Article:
June 20, 2010

Drug for Sexual Desire Disorder Opposed by Panel

A federal advisory panel on Friday unanimously voted against recommending approving a drug to treat female sexual desire disorder, but it encouraged the company to continue its research.

That vote by the panel, an adviser to the Food and Drug Administration, followed an F.D.A. staff report earlier this week that also recommended against approval. Such advisory votes do not always influence the F.D.A.’s final decision on a drug, but often they do.

The panel, the Reproductive Health Drugs Advisory Committee, voted against a new drug application by Boehringer Ingelheim, a German pharmaceutical company. Dr. Julia V. Johnson, the panel’s chairwoman, said that the drug’s impact was “not robust enough to justify the risks,” which include dizziness, nausea and fatigue, particularly with long-term daily use.

But Dr. Johnson, head of the department of obstetrics and gynecology at the University of Massachusetts Medical School, encouraged Boehringer to perform more research. The drug, originally intended as an antidepressant, was meant to elevate sexual desire in premenopausal women who are distressed by diminished libidos.

Another panel member, Dr. Kathleen Hoeger, a reproductive endocrinologist with the University of Rochester Medical Center, said that the research was “incredibly important” but that more work was required to improve long-term safety.

The Boehringer drug, flibanserin, affects brain chemicals, like dopamine and serotonin, thought to be involved with sexual drive.

The F.D.A. staff found that it had effectively increased the number of sexually satisfying events reported by more than 1,000 women with depressed libido, increasing those events by a statistically significant 0.8 per month in randomized, placebo-controlled experiments.

But the staff found the drug had not been proved to increase women’s desire — a crucial element of the diagnosis, which involves low or no sexual interest to the point of distress in otherwise healthy people.

The diagnosis, called hypoactive sexual desire disorder, is itself controversial. In the last month Boehringer has mounted a publicity campaign promoting the disorder, in advance of F.D.A. decision-making.

Dr. Anita H. Clayton, a Boehringer consultant and psychiatry professor at the University of Virginia, said the desire disorder affected 6 to 10 percent of premenopausal women, although that estimate was challenged by several speakers at the advisory committee hearing.

Boehringer will continue its research on the drug, a company official said after the vote.

“We are disappointed with the advisory committee’s recommendations and will work with the F.D.A. to address questions raised,” Dr. Christopher Corsico, Boehringer’s United States medical director, said in a statement.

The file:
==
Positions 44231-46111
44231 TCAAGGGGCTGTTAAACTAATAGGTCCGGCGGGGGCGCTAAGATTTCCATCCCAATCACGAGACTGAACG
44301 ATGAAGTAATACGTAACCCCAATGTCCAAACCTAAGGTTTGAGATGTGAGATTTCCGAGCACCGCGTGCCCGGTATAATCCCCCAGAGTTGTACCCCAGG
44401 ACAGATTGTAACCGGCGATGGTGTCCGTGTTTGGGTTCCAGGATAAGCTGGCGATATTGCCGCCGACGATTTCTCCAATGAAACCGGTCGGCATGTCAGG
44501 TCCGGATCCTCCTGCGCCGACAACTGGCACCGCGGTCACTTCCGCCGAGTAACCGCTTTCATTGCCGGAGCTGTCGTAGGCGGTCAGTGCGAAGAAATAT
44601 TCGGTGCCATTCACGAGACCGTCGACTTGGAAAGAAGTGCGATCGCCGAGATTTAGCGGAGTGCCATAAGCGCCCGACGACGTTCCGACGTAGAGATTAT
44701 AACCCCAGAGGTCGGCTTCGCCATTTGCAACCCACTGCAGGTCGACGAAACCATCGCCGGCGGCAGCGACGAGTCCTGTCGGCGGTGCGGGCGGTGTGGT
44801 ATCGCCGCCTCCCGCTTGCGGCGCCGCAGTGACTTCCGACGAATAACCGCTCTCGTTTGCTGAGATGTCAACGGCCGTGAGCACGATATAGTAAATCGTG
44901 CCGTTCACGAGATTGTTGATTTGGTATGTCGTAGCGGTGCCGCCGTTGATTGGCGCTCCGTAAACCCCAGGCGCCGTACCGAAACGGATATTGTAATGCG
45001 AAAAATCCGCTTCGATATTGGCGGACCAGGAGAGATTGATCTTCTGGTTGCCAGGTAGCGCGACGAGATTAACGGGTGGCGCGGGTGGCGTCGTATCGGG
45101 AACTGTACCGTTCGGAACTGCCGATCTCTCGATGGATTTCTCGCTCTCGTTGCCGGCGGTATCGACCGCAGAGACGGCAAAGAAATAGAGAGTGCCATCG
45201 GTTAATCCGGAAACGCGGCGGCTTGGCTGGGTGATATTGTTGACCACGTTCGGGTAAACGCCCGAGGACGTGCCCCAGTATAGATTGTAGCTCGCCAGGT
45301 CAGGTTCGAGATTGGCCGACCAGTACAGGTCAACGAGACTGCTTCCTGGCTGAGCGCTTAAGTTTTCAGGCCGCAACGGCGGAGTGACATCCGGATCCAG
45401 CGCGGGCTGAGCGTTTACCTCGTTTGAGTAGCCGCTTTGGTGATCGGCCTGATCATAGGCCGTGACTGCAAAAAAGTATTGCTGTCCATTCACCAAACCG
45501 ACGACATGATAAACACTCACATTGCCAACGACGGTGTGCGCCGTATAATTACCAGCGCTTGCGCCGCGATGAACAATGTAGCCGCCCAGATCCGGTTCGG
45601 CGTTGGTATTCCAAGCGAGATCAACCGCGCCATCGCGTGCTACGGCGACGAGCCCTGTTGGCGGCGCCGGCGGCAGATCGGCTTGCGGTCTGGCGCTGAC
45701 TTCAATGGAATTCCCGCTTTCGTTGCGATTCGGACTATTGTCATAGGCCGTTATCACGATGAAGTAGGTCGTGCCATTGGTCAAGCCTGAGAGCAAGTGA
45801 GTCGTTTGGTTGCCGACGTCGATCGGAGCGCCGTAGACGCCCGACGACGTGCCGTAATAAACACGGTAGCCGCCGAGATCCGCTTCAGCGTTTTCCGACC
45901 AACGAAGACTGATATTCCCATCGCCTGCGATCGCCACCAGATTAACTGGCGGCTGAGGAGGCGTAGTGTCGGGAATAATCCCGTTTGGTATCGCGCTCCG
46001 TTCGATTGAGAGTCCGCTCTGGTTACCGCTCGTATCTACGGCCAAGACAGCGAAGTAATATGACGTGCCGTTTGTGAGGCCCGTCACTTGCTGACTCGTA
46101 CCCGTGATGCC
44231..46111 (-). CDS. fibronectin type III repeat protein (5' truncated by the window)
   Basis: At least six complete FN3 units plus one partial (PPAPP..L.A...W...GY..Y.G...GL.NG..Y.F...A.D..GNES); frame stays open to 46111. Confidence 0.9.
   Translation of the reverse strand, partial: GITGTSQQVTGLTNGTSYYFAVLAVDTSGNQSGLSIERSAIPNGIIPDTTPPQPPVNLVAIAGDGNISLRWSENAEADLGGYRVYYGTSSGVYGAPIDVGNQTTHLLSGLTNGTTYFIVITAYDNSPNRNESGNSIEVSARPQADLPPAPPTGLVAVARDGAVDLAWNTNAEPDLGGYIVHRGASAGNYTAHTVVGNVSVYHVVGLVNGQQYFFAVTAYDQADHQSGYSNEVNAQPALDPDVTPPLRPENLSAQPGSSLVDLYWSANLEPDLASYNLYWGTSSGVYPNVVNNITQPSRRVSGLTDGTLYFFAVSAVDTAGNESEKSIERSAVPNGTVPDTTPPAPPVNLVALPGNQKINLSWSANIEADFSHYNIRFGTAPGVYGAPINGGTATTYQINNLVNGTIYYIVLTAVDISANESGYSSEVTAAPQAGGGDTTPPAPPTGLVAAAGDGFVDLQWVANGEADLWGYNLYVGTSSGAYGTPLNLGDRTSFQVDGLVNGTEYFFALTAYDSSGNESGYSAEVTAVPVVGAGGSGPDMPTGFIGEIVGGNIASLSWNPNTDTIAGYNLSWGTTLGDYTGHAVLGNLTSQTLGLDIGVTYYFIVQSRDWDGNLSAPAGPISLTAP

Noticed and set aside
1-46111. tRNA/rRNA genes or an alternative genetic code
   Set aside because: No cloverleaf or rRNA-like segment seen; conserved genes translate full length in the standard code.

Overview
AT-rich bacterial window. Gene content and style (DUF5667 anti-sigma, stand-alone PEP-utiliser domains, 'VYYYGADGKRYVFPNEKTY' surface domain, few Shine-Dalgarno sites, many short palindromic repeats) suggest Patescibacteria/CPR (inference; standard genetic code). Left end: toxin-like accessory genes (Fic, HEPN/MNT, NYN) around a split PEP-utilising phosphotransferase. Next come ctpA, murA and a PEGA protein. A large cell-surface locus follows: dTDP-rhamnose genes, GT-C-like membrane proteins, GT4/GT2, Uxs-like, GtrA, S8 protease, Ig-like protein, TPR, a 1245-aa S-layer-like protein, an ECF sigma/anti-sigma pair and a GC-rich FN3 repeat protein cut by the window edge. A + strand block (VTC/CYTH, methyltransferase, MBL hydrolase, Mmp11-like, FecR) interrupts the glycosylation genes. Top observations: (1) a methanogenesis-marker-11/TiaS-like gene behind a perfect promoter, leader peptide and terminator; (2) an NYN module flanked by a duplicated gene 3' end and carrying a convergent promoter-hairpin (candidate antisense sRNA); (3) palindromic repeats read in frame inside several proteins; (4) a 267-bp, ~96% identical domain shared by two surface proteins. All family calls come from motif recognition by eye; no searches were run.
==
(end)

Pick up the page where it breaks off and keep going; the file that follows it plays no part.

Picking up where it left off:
Earlier this week, the company said it was also working in other countries to gain approval for the drug. Lara Crissey, a spokeswoman, wrote in an e-mail message, “We are in discussions with various regulatory agencies worldwide.”

The panel’s 11-to-0 vote was the second time in six years that an F.D.A. advisory panel had unanimously opposed a drug maker’s attempt to treat the female sexual dysfunction. There is no approved drug for the condition.

Various hormonal therapies have been tried.

The F.D.A. rejected a proposed testosterone patch from Procter & Gamble in 2004. That product was approved in Europe in 2006 for use by women who suffered low libido after removal of their uterus and ovaries, after all other forms of sex therapy failed. The product, Intrinsa, has been widely used by women in England who are not surgically menopausal.

BioSante Pharmaceuticals of Illinois plans to seek F.D.A. approval next year for a testosterone product called LibiGel, its spokesman, Alan Zachary, said Friday.

Some doctors already prescribe hormone therapies in so-called off-label uses. Over 4 million testosterone prescriptions were written for women’s sexual dysfunctions in 2009, although it has not been approved by the F.D.A. for that, said Stephen M. Simes, BioSante’s president.

Sheryl A. Kingsberg, a psychologist, Case Western Reserve University medical professor and prominent industry consultant, said widespread off-label use of hormonal drugs indicated a pent-up demand for pharmaceutical help for women.

Professor Kingsberg said Friday that she was disappointed in the F.D.A. advisory vote because Boehringer’s product would have been the first one on the market for younger women with the sexual desire disorder, treating them without hormones.

“I certainly hope Boehringer doesn’t give up,” she said in a phone interview. “Flibanserin showed an awful lot of promise. I’m going to have some very, very disappointed patients if there’s nothing for them.”

But Amy Allina, program director for the National Women’s Health Network, an advocacy group, said: “For some it may turn out that there is a drug that provides effective treatment. But this drug is not it.”

The above article is reproduced from material entitled 'Drug for Sexual Desire Disorder Opposed by Panel' as provided by The New York Times. Note: Materials may be edited for content and length.

No comments:

Post a Comment

Got something to say? We appreciate your comments: